Because of the ease with which bacterial cells may be mass cultured and genetically manipulated, the bacterial strains are considered superior sources of these enzymes than the higher organisms. However, CEs have also been isolated from the higher animals like mammals. The genomes from most hyperthermophilic archaeons have been well characterized and have been completely sequenced too, e.g., Archaeoglobus fulgidus [17].

Human carboxylesterases

In human, CEs (hCEs) these are present in the form of isozymes. They are present in different organs in human body like brain, liver, kidneys, muscles and adipose tissue. Within a cell, the carboxylesterases are confined to endoplasmic reticulum. Human genome organization database listed five types of carboxylesterase genes family CES1, CES2, CES3, CES4, and CES5 [18]. An additional CES6 gene family also includes structures of many mammalian carboxylesterase [19]. In mammals, the first crystal structure was deciphered for rabbit liver carboxylesterase (rCE). Its structure bears 81% sequence identity with hCE-1.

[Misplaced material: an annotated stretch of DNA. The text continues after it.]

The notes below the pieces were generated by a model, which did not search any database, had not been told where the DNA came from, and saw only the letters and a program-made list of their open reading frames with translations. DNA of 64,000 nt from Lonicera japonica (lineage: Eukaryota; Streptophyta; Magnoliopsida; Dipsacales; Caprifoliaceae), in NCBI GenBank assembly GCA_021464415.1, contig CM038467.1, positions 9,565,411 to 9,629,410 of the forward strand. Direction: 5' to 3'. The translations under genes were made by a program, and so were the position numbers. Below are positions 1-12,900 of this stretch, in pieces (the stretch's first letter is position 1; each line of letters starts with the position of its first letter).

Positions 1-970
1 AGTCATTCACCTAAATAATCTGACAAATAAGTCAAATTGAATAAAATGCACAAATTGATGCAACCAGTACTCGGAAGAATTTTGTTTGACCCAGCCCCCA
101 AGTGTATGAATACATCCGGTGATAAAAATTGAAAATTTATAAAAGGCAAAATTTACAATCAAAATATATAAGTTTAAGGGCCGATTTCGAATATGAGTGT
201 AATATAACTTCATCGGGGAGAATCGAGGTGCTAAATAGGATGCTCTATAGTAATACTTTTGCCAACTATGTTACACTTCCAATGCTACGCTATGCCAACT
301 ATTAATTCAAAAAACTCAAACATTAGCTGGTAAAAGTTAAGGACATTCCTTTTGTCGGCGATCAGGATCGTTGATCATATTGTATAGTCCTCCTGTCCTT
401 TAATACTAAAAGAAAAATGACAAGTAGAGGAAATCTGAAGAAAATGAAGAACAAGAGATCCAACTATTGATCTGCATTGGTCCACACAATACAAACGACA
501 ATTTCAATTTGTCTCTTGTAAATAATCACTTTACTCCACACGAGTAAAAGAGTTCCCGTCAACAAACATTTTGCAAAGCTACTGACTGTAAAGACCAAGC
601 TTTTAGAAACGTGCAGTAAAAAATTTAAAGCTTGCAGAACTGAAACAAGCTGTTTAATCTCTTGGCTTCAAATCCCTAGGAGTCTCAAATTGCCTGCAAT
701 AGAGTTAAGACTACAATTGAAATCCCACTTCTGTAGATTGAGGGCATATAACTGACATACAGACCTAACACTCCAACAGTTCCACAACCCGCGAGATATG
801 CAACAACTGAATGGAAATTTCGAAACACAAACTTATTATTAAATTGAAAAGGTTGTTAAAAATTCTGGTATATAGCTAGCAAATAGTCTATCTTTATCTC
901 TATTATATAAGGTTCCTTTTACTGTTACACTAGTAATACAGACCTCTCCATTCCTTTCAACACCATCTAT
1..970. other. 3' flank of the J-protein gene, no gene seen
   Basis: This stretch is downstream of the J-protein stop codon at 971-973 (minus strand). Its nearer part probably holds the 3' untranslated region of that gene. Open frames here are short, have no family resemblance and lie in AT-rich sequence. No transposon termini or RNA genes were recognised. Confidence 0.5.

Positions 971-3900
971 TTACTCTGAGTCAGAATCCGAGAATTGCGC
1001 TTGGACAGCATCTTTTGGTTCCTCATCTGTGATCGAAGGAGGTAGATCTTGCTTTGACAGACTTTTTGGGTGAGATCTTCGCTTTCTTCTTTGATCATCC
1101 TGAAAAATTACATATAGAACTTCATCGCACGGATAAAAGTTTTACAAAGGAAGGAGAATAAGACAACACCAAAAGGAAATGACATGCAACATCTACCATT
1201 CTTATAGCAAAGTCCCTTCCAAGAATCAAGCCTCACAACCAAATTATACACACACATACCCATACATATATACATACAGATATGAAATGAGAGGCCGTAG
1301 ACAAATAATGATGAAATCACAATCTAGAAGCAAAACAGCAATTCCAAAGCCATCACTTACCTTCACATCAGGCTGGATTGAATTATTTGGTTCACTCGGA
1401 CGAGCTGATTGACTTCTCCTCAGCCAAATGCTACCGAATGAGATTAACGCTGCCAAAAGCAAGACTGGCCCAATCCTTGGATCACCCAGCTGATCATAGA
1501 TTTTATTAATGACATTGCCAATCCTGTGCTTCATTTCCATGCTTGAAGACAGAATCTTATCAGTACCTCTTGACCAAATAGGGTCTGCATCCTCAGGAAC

General Structure of CEs